Now that it's autumn in Prague and gradually, inevitably the winter will come, I remembered a curious incident that had happened to me the last time the Czech lands were covered in deep snow, in March of this year.
Down in Moravia, not far from Brno, I had just finished digging out a friend's four-by-four from an impossible drift (he's American and thought his huge vehicle couldn't possibly suffer from a little snow)... and we were eventually back on a cleared - but wrong - road when I spotted an ice-bedecked sign pointing to Lomnice. Now in Lomnice, I thought, there's a castle with one of the best gothic chapels in the country. I told my not too enthusiastic friends we could find some coffee in Lomnice. And so we would, in the end, so it was only a little white lie.
Lomnice Castle stood proudly on a hill and indeed did have one of the finest castle chapels - once. Now totally neglected, its religious artifacts are shoved anyhow and the floor all covered in unfootprinted dust. To get to it we'd had to pass through the rest of the building which had been turned into some terrifying institution - linoleum floors, prison cell-type doors, glass-bricks subdividing communal bathrooms, the pungent smell of institutional disinfectant. No inmates were to be seen. Our interpreter was conversing with the fellow showing us round: the director, I was told, would like us to have coffee in her office. I was all for pressing on, but by this time, my friends (those poor Americans) were about to die from Acute Refreshment Deficiency, plus the fact that I had promised them refreshment, so I accepted. "So what is this place?" I asked casually. "It's the cook and waiter school," came the reply.
Here!? In the middle of the back of beyond? "Yes, it's a three-year course." It had been going on here for thirty or so years.
Now ask any ex-pat what the people of Prague are like and he will answer: "Long-legged girls and blind waiters". Shame we hadn't washed up at the academy where they stretch the girls' legs, but on the other hand this was an unparalleled opportunity to ask the director of this establishment a burning question. Seated comfortably in her office my interpreter made very heavy weather of "Tell me, how do you teach your waiters not to see anyone? It's a great skill, isn't it, to be in a room with a 100 people and not to notice any of them, especially those waving their hands energetically like race-course Tick-Tack men?"
The joke, irony and even the question were tactfully lost in humorless Czech - so I never got my answer.
Instead I was left to imagine how they did it here. First year they've weekly sessions on a shooting range, to vent their primal feelings on targets got up as typically annoying restaurant customers. The second year the waiters-to-be have to wear blindfolds. Year three they are allowed out to attend rallies or pop concerts to count just how many people they can't see in one go...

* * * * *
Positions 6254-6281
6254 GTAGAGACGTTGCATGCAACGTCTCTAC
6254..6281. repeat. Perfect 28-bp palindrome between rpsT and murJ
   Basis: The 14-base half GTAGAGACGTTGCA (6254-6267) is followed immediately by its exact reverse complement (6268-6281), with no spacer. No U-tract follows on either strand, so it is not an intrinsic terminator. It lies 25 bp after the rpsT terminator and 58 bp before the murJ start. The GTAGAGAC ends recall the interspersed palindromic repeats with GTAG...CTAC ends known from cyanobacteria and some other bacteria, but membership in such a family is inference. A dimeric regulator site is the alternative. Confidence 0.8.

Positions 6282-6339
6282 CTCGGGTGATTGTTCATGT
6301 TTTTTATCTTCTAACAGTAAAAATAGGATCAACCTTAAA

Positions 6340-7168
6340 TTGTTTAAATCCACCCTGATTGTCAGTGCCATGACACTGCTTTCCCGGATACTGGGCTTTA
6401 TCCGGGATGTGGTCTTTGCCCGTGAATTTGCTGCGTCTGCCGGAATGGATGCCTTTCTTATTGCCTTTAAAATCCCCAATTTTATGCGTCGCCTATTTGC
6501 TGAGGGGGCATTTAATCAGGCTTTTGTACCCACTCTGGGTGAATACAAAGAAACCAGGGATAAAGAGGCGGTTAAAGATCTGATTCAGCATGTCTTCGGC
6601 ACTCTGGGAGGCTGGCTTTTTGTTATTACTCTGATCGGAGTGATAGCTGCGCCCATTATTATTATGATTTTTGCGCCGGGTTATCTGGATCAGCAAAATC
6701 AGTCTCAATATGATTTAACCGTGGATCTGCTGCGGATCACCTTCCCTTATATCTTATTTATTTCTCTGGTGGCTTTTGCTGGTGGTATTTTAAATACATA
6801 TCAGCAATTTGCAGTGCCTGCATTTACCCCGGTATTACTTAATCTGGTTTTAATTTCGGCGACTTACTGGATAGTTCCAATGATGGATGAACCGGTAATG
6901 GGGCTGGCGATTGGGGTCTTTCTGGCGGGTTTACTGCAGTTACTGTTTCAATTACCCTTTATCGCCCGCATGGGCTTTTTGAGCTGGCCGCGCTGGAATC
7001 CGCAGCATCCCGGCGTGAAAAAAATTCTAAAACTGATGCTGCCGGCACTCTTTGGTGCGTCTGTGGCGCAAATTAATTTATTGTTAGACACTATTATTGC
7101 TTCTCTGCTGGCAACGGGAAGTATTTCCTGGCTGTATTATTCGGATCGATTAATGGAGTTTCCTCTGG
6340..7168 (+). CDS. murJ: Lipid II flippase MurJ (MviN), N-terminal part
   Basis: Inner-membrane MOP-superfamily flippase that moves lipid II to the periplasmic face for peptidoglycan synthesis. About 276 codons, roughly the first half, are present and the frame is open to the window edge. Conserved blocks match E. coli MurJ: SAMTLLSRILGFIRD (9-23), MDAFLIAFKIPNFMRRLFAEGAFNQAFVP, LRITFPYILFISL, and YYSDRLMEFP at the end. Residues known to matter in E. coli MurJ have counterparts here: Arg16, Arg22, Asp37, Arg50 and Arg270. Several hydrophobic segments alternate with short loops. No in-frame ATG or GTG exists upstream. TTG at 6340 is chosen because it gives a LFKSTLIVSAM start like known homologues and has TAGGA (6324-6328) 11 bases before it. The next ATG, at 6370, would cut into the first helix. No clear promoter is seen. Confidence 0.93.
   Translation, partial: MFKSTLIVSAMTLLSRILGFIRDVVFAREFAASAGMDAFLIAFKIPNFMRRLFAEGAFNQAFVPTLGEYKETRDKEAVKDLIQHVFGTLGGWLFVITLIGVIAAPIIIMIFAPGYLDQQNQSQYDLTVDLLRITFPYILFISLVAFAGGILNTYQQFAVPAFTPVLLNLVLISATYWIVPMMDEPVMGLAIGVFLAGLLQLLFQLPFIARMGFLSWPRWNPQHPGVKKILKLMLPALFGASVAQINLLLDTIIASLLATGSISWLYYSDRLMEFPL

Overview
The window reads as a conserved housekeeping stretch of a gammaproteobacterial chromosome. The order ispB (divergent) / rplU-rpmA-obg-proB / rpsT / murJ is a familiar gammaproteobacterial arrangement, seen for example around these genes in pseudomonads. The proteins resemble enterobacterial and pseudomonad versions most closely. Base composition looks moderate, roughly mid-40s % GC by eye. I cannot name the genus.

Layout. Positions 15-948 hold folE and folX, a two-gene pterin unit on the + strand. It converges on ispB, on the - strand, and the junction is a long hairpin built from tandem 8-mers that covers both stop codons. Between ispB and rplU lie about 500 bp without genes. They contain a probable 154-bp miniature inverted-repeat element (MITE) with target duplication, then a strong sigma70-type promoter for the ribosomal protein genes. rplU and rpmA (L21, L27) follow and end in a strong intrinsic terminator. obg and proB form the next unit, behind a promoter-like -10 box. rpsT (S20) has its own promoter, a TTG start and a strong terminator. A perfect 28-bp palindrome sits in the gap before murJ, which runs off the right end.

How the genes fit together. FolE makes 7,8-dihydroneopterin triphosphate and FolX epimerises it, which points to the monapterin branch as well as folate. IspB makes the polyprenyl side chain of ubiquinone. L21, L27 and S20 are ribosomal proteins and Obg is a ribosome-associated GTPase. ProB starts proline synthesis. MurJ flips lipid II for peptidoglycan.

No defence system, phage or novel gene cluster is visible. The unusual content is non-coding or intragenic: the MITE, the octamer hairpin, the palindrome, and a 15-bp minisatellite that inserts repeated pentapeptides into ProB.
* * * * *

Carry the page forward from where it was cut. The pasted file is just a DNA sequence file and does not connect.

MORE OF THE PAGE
No, there's only one way to teach waiters, and it takes no more than a mere 24 hours - including flights. Simply take a plane to Paris and spend an evening at the Brasseries Flo or Julien or at La Coupole. There you see real waiters with more arms than a Hindu goddess and eyes like giant flies with 360 degree vision. And charm too. They go to sleep at night reflecting on how satisfied their customers were, and they sleep soundly.
This is different to the experience of a friend of mine who, not having satisfaction from a waiter in a Prague restaurant, bravely asked to speak to the manager. A gruff man soon came striding over and said "I am the owner and I saw everything. I have a gun behind the counter. Pay and get out."
As we left Lomnice I wondered if they also had a department specialising in Menu English. It's a language unto itself. The idea of appetising hasn't yet caught on. The Café Louvre, for example, has a great chef (and seeing waiters) but its 'Specialties for Small Hunger' offered: 'Bag of cotage cheese dough with poppy seed' or 'Hot pork chunk with piquant meat mix'. Another restaurant I know has on offer this week: 'Roast leg of old Czech', 'chicken spit with fresh pineapple', 'Double mould cheese plate' and 'Goaty cheese dessert'.
I think I'll stick with ham and eggs - which is, in delightful Czech, 'hemenex'!